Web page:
This blog is long dead. Please go to

Monday, August 30, 2010

Arkadii Dragomoshenko's Dust, Reviewed by John Muckle

Arkadii Dragomoshenko
Dalkey Archive Press 2008
94pp, pb, $10.95

Reviewed by John Muckle

Essays, stories, dreams, aphorisms – this book of meditations on memory and writing is a densely-woven tapestry of aperçus, story-fragments, personal and cultural narrations which begin, break off, and are – sometimes – taken up again, philosophical speculations on time and perception, and disquisitions on its own oblique but exquisitely judged cut and shuffle methods. This serpentine course – which gives Dust the feel of a book many times its length – offers, among many other things, a brief glimpse of Gertrude Stein’s theory of identity, the amazing story of Sarah Pardee Winchester’s labyrinthine Californian spirit-house, designed to appease, or elude, the ghosts of all those killed by her husband’s repeating rifles, a beautiful essay on reading Paul Bowles (these both parts of the book’s longest excursion, ‘Do Not A Gun’), and, at the heart of Dust, reflections on the two cities which govern its dream-like structure: Dragomoshenko’s native St Petersburg, a place of cafes, lovers, and birds, and New York, a workplace and sometime adoptive home, a multiplying Chinese box of a place through which he experiences America and its cultures. Here, straying from his office at NYU on Washington Square, he notices one day on a class list that Walter Benjamin is enroled as a student.

Lyn Hejinian, a friend and correspondent of Dragomoschenko, compares him, among others, to Nietszche and Kierkegaard, but his writing is neither particularly dialectical nor concerned to negate any other system, although it is existential and sometimes anguished. He writes out of the distensio of St Augustine’s eternal present, a condition he finds amplified by the age of the Internet. He is indeed Benjamin-like, but not the sharp cultural commentator of the twenties, not the political and aesthetic radical of the thirties essays, neither the complex cartographer of nineteenth century Paris nor the writer of anguished meditations on history; and not the mystic or the seer either, but the cannabis-sodden meanderer around the backstreets of Marseilles and the byways of his own childhood: the Benjamin who always sat near the band and doodled an incomprehensible diagram of his life on a table-napkin.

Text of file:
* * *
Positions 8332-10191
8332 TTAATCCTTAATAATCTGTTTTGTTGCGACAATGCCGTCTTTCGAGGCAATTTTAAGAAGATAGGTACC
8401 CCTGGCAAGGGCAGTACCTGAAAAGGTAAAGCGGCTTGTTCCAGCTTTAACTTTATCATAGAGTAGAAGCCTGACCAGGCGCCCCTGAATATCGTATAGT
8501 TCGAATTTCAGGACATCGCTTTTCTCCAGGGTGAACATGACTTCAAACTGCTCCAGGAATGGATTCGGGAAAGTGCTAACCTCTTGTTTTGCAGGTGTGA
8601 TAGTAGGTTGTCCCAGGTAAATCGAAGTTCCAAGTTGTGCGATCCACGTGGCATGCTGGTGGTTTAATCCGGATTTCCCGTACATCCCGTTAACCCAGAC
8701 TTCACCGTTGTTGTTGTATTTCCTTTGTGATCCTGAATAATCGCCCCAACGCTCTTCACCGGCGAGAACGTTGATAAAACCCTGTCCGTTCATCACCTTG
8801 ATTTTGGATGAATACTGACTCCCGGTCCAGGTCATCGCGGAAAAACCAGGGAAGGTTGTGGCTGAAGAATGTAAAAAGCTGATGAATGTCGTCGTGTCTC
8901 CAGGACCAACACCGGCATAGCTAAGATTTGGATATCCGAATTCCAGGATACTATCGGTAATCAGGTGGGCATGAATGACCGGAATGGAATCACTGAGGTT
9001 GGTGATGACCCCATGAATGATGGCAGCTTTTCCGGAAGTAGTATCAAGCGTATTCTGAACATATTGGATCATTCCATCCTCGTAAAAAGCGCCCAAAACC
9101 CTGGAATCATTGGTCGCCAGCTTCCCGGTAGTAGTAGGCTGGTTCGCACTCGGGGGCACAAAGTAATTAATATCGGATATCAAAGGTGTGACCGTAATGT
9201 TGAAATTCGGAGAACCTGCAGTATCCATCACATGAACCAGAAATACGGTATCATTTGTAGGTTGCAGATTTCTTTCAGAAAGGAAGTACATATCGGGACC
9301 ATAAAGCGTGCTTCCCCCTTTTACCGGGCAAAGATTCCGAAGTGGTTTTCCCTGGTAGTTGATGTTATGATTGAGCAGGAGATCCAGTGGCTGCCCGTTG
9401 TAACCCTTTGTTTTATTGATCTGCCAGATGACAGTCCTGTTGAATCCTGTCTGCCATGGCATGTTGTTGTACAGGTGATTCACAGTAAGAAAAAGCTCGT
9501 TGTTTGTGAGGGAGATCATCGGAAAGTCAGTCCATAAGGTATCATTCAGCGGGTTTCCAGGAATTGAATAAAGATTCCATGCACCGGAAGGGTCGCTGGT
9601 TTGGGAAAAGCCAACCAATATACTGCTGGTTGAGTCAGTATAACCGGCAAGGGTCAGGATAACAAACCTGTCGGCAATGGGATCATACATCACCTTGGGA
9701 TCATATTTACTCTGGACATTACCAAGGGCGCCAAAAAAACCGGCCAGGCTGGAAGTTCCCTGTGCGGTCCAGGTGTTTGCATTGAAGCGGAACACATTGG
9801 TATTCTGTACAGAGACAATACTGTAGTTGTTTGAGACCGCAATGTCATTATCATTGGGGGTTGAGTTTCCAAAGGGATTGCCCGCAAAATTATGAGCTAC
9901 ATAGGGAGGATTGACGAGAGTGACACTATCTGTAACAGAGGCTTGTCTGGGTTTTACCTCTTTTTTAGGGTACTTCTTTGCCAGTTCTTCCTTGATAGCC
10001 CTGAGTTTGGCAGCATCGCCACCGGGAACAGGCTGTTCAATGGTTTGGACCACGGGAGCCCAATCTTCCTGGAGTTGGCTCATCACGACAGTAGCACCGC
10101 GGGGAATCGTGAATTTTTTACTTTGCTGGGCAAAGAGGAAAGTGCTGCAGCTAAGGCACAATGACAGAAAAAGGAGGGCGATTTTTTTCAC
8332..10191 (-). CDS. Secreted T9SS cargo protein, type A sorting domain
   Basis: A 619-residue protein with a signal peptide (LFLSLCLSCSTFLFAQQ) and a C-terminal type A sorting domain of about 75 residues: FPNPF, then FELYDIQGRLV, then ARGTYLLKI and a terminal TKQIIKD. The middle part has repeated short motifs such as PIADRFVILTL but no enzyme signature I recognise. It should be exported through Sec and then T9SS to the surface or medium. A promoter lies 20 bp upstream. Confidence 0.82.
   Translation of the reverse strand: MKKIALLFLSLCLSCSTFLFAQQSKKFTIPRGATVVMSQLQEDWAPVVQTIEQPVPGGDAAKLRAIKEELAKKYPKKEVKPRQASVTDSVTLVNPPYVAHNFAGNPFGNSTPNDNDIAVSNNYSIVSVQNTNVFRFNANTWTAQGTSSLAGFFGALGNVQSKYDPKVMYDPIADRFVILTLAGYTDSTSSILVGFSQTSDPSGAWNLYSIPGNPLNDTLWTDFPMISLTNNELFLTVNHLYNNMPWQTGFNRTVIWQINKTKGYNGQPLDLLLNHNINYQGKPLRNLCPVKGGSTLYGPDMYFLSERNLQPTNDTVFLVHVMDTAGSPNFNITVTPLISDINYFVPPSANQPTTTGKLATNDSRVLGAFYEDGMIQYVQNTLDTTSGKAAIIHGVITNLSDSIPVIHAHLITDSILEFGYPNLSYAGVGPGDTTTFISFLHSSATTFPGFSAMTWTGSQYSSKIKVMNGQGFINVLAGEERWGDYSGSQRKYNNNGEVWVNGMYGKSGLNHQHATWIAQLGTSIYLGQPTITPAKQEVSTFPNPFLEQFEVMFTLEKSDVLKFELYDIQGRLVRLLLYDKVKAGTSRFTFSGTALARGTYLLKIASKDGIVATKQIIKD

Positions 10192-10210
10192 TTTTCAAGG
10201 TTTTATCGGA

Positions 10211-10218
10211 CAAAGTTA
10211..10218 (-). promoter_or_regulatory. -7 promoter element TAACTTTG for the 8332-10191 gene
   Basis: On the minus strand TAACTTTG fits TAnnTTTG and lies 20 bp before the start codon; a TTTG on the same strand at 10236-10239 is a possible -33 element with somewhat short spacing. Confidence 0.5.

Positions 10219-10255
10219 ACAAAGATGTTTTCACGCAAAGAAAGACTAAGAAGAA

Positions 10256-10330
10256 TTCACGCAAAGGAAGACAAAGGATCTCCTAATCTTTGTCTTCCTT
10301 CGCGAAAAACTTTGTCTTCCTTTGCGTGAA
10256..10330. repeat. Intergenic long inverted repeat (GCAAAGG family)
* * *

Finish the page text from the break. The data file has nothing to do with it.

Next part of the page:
Where would you escape to and why? Stay where you are. Everyone is calm and in a good mood. Besides, multiple perspectives require the utmost precision of finger, eyeball, and muscle, dragging memory along the word’s orbit from one layer of fog to another.

Some people fix their gazes on the grid of a misty window, others stand by a statue, and still others look through viewfinders, while a fourth kind leans over an open book at night, turning pages with a consecrated knife. Their mouths are filled with Cambrian clay, their ears – with dreams of opium.
Dust never quite settles. It celebrates a life of idleness and botanising, of elusive remembered loves, the love of literature for its own sake – Dragomoshenko is a translator of American poetry into Russian – and the cultivation of cultural jet-set sensibilities. But what remains of such a life as one gets older? Of what are memories made and what use are they? These are questions he poses and probes with a superbly acute, unwavering attention, in a landscape where nothing is securely possessed: “But nothing was mine. Not even the pronoun ‘he.’” Perhaps a good way into this nihilistic and occasionally frustrating book would be to read the last section first. ‘Dust’ supplies a few pages of free-standing notebook fragments which offer up his gists and piths:
Aporia, motto, paradox, etc – a condition of thought where the answer continually outstrips the question.

In the end pleasure turns out to be something that excludes happiness, the labor to experience joy, a redundancy of knowledge and so on.

When I hear “You should work” from a person, whose eyes project the uncertain melancholy of an idiot, I realise that my idleness is lost virtue.